Every morning, we compile the links of the day and dump them here… highlighting the big storyline. Because there's nothing quite as satisfying as a good morning dump.
After a bit of politicking, especially from Rajon Rondo, Doc Rivers has decided to shorten the playbook for this series. The coaching staff, in their attempts to integrate all of the new pieces in this lineup, ran into a few logistical issues.
“Rondo, as the point guard, would come down and call a set,” Rivers said. “Three guys would know it, one guy would kind of know it, and there’s one guy who doesn’t, and then the play doesn’t work. We as a staff went with what we thought we ran well.”
Rondo, probably the most frustrated person on the floor during those breakdowns, may now also be the happiest person on the floor.
“I think that’s a positive thing for the team, because you have to execute down the stretch,” he said. “Guys have to know 12, 13 plays, and we’ve got it down to two or three. Still no excuse. The guys who finish the game — the starting four and (Glen Davis) — have been together for the last four or five years and should know everything we’ve run. We still haven’t executed, though.”
From the fan's perspective, we'd see Rajon Rondo pounding the ball into the floor as the shot clock winds down. He'd then chuck up a horrible shot and we'd all scream at him without knowing he called two plays and neither were run properly.
This does not mean Rondo is free of blame for the Celtics offensive woes. But it does show that he knows what works and what doesn't and Doc Rivers trusts his point guard.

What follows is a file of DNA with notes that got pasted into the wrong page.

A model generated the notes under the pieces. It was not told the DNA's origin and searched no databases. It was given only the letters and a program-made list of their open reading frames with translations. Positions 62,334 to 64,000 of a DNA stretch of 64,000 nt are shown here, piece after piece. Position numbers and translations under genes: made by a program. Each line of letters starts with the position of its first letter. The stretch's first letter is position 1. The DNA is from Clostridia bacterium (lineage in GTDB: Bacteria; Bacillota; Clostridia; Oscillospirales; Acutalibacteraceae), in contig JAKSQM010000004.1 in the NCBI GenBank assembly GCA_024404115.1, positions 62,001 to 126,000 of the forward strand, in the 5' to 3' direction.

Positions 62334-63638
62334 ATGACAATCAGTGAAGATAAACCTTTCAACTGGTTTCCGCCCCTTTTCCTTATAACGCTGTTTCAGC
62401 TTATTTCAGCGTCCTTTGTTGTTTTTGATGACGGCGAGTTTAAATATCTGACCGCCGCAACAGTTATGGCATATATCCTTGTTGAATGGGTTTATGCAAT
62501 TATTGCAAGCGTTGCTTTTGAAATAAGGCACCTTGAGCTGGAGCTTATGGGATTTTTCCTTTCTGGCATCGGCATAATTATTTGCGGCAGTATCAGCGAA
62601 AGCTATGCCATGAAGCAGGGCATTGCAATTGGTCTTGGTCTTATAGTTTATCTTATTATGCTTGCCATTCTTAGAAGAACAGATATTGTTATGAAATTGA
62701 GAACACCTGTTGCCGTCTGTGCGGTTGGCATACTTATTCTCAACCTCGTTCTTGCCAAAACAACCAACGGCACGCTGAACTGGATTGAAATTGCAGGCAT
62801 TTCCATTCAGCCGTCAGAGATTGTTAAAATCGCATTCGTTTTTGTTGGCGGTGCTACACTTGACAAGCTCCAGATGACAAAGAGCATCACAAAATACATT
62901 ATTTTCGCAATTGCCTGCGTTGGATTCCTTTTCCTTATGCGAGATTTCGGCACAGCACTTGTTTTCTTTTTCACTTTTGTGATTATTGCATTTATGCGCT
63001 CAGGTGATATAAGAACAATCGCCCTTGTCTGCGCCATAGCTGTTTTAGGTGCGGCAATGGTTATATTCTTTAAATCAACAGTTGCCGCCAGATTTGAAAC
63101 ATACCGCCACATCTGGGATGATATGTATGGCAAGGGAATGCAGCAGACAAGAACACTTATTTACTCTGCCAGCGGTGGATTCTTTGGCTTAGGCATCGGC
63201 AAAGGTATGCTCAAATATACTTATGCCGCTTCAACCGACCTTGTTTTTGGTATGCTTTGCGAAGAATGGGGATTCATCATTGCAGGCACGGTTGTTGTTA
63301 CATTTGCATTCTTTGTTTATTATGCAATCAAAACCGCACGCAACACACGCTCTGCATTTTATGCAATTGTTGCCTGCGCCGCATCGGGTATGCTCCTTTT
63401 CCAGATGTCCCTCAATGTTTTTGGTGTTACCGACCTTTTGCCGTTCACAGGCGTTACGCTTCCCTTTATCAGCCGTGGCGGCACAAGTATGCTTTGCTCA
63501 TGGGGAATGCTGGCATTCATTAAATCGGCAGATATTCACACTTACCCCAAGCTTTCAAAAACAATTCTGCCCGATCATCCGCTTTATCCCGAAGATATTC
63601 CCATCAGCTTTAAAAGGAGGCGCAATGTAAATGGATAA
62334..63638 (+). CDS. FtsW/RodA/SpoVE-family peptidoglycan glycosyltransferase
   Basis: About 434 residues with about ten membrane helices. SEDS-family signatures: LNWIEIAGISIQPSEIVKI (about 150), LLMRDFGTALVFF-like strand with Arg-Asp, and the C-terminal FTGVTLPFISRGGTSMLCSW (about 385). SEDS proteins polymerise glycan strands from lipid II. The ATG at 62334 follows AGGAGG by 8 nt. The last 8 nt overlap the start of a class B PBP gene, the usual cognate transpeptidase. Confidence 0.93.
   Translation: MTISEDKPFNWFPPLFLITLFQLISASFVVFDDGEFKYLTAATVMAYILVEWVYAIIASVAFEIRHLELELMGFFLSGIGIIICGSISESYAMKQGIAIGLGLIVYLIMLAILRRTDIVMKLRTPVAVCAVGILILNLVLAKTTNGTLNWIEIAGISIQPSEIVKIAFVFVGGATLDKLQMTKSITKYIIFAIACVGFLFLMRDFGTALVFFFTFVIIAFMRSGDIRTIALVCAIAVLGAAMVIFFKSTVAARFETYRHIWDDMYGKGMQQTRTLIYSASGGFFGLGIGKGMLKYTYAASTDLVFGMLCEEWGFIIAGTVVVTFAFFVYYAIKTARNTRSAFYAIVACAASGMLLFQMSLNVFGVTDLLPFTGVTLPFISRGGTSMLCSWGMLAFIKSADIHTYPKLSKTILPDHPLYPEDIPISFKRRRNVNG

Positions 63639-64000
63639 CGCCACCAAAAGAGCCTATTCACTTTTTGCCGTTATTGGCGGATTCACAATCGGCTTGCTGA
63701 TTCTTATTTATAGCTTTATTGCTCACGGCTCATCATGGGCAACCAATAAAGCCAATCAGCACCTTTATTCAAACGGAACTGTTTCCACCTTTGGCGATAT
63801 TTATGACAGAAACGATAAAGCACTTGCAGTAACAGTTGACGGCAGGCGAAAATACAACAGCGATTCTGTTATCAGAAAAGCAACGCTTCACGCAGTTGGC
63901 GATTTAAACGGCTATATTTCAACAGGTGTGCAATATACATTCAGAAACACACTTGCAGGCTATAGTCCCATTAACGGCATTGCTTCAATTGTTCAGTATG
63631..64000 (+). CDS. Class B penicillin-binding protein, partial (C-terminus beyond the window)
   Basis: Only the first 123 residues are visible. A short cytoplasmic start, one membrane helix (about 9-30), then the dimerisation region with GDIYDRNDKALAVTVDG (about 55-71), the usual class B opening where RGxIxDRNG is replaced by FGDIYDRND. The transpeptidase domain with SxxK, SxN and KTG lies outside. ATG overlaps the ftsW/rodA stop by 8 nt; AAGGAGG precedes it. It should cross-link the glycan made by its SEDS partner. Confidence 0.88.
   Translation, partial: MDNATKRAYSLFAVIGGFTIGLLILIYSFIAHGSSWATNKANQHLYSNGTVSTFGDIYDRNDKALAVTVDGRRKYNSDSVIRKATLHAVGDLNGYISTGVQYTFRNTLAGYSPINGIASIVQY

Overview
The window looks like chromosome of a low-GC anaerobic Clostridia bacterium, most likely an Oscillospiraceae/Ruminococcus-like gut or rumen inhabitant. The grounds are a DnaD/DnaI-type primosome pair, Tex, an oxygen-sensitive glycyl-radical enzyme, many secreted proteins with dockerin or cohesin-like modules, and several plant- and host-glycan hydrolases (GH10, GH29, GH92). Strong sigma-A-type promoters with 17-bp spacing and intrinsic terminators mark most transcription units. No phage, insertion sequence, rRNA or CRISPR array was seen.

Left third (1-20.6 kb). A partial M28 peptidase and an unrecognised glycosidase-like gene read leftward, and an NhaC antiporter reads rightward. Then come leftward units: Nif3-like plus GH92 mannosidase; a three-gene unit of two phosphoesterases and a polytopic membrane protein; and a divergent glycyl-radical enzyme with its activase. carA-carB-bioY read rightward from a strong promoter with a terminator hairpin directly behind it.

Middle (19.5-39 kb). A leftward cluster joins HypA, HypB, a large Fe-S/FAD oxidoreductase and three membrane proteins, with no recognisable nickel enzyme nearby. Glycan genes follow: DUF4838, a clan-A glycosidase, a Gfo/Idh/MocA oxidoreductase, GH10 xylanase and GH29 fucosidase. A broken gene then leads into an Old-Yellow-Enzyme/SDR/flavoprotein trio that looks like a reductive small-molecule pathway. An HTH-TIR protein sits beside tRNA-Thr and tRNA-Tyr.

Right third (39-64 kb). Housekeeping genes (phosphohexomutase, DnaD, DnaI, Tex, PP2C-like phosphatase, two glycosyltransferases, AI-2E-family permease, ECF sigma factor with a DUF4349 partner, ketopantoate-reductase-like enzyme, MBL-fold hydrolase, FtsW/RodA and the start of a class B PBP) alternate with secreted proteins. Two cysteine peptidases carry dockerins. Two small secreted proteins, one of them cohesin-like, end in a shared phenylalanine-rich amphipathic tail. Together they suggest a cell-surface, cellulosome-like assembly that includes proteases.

I'm not saying this playbook change is the magical cure-all for the Celtics offense. But in the playoffs, every possession is magnified. If it results in a couple of extra baskets per game, then that could be the difference in a game… or series.
Related link: MassLive: Celtics trim playbook
On Page 2, Jermaine O'Neal is ready to be a defensive stopper.
"We play very well together," said O'Neal of playing alongside Garnett. "I think we've seen at times, early in the season, we played very well together. Our length, our ability to get out on the perimeter and, if it's a switch, guard guards on the switch or show. [We] cover the back very well. I think what we do very well on that back end is seeing the play develop. We may be a step slow on the read, but we're quick enough to recover into the play and make the play."
Added coach Doc Rivers: "[Jermaine's] come along great; he’s been terrific. You could truly see him buying in to all the defensive game plans, talking a lot. I thought [in film watching], besides Kevin, because Kevin talks all the time, in the film, Jermaine talked the most. Kevin’s always another level, but I’m just saying, after that, it was Jermaine.
While I love Jermaine's focus on defense, he MUST rebound. There can be no more 0 rebounds in 15 minutes stat lines in the playoffs. His knee seems healthy. Like 100% healthy. Jermaine says there was zero pain following the 37 minute stint vs Washington. If that continues, it's likely we'll see Jermaine play better than he did at any point during the regular season.
The rest of the links:
ESPN Boston – Can Knicks make history repeat | The X-factor (Shaq) | Cs vs Knicks: What to watch for | CSNNE – Shaq still not ready, gives Cs best chance | Herald – Rondo vs Billups | No worries from Jeff Green | D-day for Shaq | Globe – Rivers makes sure team's focus is clear | MWDN – Celtics prep for series vs Knicks | NY Times – Cs depth could make all the difference | WSJ – It will take perfect storm to beat Cs | Jose3030 – The Association Part V |